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The Art of Asking Your Boss for a Raise

by Georges Perec

Other authors: See the other authors section.

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254787,226 (3.77)11
A long-suffering employee in a big corporation has summoned up the courage to ask for a raise. But as he runs through the coming encounter in his mind, his neuroses come to the surface: What's the best day to see the boss? What if he doesn't offer you a seat when you go into his office? And should you ask that tricky question about his daughter's illness? You can try to navigate these difficult decisions for yourself at www.theartofaskingyourbossforaraise.com ...  The Art of Asking Your Boss for a Raise is a hilarious account of an employee losing his identity--and possibly his sanity--as he tries to put on the most acceptable face for the corporate world, with its rigid hierarchies and hostility to ideas and innovation. If he follows a certain course of action, so this logic goes, he will succeed--but, in accepting these conditions, are his attempts to challenge his world of work doomed from the outset? Neurotic and pessimistic, yet endearing, comic and never less than entertaining, Perec's Woody Allen-esque underling presents an acute and penetrating vision of the world of office work, as pertinent today as it was when it was written in 1968.… (more)
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» See also 11 mentions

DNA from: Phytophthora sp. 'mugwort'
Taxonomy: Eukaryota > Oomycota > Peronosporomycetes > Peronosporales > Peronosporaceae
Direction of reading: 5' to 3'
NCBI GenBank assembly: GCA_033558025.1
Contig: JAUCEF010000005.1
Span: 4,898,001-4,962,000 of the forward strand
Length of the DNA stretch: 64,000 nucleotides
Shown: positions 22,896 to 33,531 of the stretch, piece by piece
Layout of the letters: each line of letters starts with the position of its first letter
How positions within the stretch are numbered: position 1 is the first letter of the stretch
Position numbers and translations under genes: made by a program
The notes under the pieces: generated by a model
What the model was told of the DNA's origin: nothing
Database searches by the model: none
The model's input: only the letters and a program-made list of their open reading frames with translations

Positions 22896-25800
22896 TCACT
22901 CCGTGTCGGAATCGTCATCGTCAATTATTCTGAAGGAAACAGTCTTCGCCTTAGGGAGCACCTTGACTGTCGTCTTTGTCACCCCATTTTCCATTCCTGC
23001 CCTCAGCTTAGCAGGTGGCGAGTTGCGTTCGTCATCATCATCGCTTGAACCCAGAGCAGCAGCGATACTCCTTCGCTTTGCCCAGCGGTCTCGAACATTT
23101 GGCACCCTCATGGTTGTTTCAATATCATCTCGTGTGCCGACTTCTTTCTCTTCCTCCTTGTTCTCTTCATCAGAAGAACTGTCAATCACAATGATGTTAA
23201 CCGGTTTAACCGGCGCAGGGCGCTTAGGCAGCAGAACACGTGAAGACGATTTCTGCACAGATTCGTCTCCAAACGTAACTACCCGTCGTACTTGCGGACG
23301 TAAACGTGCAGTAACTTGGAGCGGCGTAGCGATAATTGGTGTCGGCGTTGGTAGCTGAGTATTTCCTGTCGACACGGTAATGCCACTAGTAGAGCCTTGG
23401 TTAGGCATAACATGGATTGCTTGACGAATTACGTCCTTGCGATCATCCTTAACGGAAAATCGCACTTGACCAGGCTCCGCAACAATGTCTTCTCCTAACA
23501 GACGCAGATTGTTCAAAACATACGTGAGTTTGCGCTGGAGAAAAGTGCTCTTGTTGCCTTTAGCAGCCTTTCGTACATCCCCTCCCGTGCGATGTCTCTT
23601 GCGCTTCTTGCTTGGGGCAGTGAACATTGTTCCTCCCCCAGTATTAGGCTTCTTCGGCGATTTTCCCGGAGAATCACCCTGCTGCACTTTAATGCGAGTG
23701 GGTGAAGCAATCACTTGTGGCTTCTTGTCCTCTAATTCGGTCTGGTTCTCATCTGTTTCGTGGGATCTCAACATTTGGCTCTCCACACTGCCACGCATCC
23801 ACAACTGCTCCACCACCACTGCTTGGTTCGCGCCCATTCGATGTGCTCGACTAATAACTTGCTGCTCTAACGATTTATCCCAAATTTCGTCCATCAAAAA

English (6)  French (1)  All languages (7)
Showing 1-5 of 6 (next | show all)
It was Perec, so: It was fun, it was exhausting, it was a delight. ( )
  et.carole | Jan 21, 2022 |
This is either an amazing litereary achievement or it isn’t it’s one or t’other but let’s just assume to keep things simple – for we must do our best to keep things simple – that it is a work of art where perec demonstrates a unique ability to think like a computer so far ahead of his time and let’s not forget a marvellous translation by david bellos but what if it isn’t an amazing book in which case you circumperambulate to the beginning of this review and ( )
  ephemeral_future | Aug 20, 2020 |
Unlike anything I've ever read. The true title is the art and craft of approaching your head of department to submit a request for a raise. Although the book's cover says something different, this is listed in all its long-winded glory on the title page.

Weird little book. No punctuation. No capitalization. I would recommend stealing away to a comfy, quiet spot to take in this book-length sentence. Let the narrator's anxiety wash all over you. Is the boss in? Is your coworker in a good mood? What the hell is a T60? Will the office need to be quarantined to prevent an outbreak of measles!? But more importantly, how many times can I approach my boss and fail to get this raise?

It's a challenge to find a suitable place to pause and set the book down. I don't really think there is one. Trying to jump back in, even a few minutes later, is disorienting. Perec dances circles around me. Here is his experiment. A short book, presenting a problem, and working it out as if a computer were thinking things through. ( )
  diovival | Oct 14, 2013 |